|Seal of the Commonwealth of Pennsylvania|
|Armiger||Commonwealth of Pennsylvania|
|Motto||Both Can't Survive|
The Great Seal of the Commonwealth of Pennsylvania is the state seal for the Commonwealth of Pennsylvania. According to the state's website, the seal was authorized by the Pennsylvania General Assembly in 1791, and is "a symbol of authenticity which verifies that proclamations, commissions and other papers of state are legal and official."
Unlike most state seals, it has an obverse and a reverse. The Secretary of the Commonwealth is the keeper of the Great Seal, and has the duty of authenticating government documents, and proclaiming new law as enacted through its use.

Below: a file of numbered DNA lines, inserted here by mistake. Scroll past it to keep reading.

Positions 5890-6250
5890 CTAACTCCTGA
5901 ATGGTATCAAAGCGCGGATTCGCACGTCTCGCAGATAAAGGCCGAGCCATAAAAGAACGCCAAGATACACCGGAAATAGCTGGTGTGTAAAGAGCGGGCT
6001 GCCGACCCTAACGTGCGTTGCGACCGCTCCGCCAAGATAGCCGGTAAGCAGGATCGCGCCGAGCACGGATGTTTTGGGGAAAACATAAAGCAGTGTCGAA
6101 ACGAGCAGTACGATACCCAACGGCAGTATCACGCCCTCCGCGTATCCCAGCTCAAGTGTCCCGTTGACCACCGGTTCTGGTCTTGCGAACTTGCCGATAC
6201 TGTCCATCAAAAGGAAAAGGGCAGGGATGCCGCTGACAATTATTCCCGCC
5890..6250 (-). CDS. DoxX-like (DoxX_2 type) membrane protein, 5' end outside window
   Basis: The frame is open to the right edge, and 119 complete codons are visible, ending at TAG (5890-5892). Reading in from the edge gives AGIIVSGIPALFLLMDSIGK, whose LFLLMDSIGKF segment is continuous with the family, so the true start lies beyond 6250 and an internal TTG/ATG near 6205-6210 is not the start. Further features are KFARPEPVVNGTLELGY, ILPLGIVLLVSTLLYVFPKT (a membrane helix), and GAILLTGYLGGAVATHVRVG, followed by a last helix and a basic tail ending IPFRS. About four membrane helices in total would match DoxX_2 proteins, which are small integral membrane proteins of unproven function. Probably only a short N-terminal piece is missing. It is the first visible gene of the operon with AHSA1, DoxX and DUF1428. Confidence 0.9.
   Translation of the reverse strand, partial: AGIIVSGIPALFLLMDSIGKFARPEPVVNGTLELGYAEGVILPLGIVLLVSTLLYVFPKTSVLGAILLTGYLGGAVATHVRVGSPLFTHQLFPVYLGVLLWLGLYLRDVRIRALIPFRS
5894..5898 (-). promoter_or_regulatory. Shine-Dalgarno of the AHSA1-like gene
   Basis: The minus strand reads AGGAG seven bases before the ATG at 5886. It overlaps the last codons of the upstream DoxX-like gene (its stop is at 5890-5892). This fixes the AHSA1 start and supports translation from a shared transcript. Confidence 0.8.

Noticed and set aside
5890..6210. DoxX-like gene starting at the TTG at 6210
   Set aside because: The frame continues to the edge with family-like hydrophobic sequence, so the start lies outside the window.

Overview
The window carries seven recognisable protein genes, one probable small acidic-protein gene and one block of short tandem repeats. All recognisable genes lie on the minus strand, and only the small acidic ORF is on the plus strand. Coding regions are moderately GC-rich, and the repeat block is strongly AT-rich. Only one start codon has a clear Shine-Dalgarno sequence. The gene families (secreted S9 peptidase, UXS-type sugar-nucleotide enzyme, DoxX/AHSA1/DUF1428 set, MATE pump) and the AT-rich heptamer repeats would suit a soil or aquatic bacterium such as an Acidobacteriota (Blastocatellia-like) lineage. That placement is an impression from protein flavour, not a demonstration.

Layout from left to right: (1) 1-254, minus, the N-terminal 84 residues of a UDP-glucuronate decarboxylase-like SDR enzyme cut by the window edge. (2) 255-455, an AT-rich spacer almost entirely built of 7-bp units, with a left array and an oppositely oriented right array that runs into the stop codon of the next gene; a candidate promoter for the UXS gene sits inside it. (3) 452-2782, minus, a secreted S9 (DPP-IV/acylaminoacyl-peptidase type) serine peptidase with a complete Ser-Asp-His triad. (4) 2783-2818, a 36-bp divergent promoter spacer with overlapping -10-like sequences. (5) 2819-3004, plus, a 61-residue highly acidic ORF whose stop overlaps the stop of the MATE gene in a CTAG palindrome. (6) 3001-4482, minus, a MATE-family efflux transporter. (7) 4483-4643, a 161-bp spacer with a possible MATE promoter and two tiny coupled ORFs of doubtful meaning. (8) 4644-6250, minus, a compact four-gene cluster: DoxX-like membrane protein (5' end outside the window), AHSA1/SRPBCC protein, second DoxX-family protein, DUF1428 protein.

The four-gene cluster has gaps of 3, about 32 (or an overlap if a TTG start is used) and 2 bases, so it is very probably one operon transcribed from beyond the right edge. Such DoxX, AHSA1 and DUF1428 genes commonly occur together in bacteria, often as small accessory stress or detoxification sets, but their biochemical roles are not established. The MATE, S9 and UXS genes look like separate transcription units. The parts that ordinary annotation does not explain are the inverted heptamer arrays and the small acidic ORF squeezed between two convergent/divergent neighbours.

The obverse of the seal has a central image of a shield containing a ship under full sail, a plow, and three sheaves of wheat. These symbols represent the importance of commerce, labor, perseverance, and agriculture to the state's economy, as well as several of its geographic components (Philadelphia represented by the ship, for example). On either side of the shield are a stalk of Indian corn and an olive branch, representing the state's recognition of its past and hopes for the future. Atop the shield an eagle proudly symbolizes the state's sovereignty. The outer ring of the seal bears the words "Seal of the State of Pennsylvania," despite the state's official designation as the Commonwealth of Pennsylvania. The reverse side, or counterseal, pictures Lady Liberty dominating Tyranny in the form of a lion, along with the warning across the top, "Both Can't Survive."
There are several seals of the Government of Pennsylvania, which use a variety of designs, including the Coat of Arms of Pennsylvania, the State Seal, and other distinct elements.